Step 4: To costume or not to costume: COSTUME. COSTUME COSTUME COSTUME!!! Yes, I know. Some of you have parents who are master seamstresses and who have the time and ability to deck your entire grade level out in personally-sized, award-winning couture. Okay, so maybe not...but some of you do have great resources for costuming. And, some just don't. I have been in a variety of costuming situations. Everything from inner-city Title 1 (my first teaching assignment, years ago) to my current school which has changed over the last 11 years in many ways. You can do it! Costumes do not have to be fancy or expensive. This year, we had our students wear their class t-shirt, jeans, and we made sentence strip headbands that were C-U-T-E! Two classes actually wore cowboy hats that I already had (and some of them were even borrowed from another school). They were ordered at Oriental Trading and were quite inexpensive considering that they will probably last my entire career. Whatever situation you are in, find some way to make things special. Can't costume everyone? Costume just the speaking parts. Hit the thrift stores and chop up some clothes into your own version of "sewing." Before I could sew a straight line (which is ALL I can do) I used to make costumes using hot glue, staples, etc. Yes...I know. Don't laugh! In fact, the most impressive costume items I ever made were butterfly wings for Bugz that were made with fabric, elastic, staples and a ponytail holder. SUPER CLASSY! ;) If you are at a dead end for ideas and you want some inspiration, hit up Pinterest or even send me a message and I will help you brainstorm!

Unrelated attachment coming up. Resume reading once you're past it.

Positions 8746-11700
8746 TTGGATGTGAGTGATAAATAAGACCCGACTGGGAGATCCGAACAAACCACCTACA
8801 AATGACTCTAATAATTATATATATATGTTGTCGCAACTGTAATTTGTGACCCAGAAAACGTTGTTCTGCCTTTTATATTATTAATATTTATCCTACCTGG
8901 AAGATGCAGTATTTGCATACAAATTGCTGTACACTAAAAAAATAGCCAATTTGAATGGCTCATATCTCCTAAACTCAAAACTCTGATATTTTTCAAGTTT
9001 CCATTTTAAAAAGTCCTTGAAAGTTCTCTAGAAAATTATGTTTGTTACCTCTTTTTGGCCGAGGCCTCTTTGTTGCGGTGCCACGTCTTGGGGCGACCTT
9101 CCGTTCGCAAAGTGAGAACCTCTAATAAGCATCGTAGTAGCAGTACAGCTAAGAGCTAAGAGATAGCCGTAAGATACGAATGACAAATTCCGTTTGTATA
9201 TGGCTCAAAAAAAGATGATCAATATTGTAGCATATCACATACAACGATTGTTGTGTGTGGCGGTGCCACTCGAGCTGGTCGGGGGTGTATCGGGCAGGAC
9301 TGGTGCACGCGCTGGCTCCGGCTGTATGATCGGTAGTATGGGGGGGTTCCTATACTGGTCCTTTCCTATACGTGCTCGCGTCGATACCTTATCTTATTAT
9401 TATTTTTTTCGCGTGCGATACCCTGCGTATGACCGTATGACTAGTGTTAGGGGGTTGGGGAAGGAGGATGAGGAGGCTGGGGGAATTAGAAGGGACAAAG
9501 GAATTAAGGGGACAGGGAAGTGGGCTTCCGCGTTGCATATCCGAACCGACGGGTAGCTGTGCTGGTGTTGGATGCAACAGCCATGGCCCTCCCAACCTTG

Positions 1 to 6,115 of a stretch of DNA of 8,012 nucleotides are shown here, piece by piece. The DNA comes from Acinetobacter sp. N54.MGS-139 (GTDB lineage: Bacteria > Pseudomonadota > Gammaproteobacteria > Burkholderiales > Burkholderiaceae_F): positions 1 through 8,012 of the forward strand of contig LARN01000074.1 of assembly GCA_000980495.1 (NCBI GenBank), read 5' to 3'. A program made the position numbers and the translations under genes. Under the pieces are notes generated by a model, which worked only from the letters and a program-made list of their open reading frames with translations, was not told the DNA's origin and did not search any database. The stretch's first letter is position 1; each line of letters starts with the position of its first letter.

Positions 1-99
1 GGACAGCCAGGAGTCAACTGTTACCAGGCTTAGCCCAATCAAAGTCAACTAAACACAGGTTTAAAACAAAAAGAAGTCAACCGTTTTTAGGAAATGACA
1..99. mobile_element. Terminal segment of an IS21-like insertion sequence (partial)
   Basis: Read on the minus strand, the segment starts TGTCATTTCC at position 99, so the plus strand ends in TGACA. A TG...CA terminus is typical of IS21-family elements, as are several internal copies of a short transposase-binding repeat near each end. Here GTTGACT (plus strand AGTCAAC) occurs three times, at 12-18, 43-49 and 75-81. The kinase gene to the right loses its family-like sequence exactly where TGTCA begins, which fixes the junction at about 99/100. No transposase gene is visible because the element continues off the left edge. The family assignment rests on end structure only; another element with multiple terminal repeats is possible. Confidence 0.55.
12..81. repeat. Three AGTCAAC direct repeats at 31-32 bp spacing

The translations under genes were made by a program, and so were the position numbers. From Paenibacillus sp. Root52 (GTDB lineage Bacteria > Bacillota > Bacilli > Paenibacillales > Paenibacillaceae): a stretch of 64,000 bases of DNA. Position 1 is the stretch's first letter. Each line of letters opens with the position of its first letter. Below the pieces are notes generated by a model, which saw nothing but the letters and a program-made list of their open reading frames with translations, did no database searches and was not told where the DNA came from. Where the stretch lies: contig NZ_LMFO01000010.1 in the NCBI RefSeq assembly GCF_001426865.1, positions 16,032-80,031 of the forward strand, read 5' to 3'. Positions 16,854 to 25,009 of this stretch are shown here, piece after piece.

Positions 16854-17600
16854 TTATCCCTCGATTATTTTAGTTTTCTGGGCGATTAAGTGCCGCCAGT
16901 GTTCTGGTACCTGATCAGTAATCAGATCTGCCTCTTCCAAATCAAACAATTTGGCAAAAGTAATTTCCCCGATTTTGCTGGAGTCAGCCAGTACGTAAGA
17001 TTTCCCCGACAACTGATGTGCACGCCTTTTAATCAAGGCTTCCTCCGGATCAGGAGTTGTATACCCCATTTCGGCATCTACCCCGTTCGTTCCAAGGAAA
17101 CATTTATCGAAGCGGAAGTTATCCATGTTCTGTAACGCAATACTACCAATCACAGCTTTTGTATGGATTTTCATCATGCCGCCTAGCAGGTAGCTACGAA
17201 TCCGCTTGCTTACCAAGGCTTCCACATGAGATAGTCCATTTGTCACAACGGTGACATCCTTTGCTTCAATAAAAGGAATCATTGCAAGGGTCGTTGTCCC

Step 5: Props?: Props are not always necessary. However, they can really make a difference. They also do not have to be difficult to make. I was so intimidated by the idea of setting a stage with props when I first started teaching. Once I realized how easy it could be, I was absolutely floored. Take for instance the barn we used this year. It is made from foam insulation board purchased at Lowe's. We taped two of those bad boys together with packing tape, cut another piece to make the roof and taped that on, then wrapped the whole thing in red butcher paper. After that, we put white duct tape on it and VOILA! A barn. What you can't see in the picture is the giant bookcase that is propping it up! :)
Step 6: Advertise: Always inform your parents about upcoming performances AT LEAST one month prior to the first performance date. Six weeks prior is even better. In your letter, you should include the performance times, dates, what the students will need to wear (this can say it is to be determined but please follow up quickly on this especially if parents are expected to provide anything), and also very importantly...that attending the performance is an expectation. Yes, it is an expectation. Everyone is an important part of the performance and things like dance practice, karate, etc. do not take precedence over it. I am very sympathetic to the packed schedules that families have. I really, truly get it. But, performances are the culmination of weeks and weeks of instruction and the final product is extremely important. What is important to you will be come important to your students and what is important to your students will be (most times) important to their parents. What is important to all of them will be important to your administrators.
Step 7: Perform: Yes, the performance! It is actually (for me) the least stressful moment of the entire process. It is fun, the atmosphere is electric with excitement and you can totally feel the love from the kiddos, parents, etc. Have someone take pictures because you will be way too busy. You will want pictures of everything from getting lined up all the way to the hugs afterwards. Also, don't forget to thank people! That goes for parents, other teachers, administrators and your custodial staff!
Step 8: Bask in the glow of your success. Preferably, over a very delicious and indulgent meal. I KNOW I am not the only one who does this! :)
I hope this has been helpful! Feel free to ask questions if needed.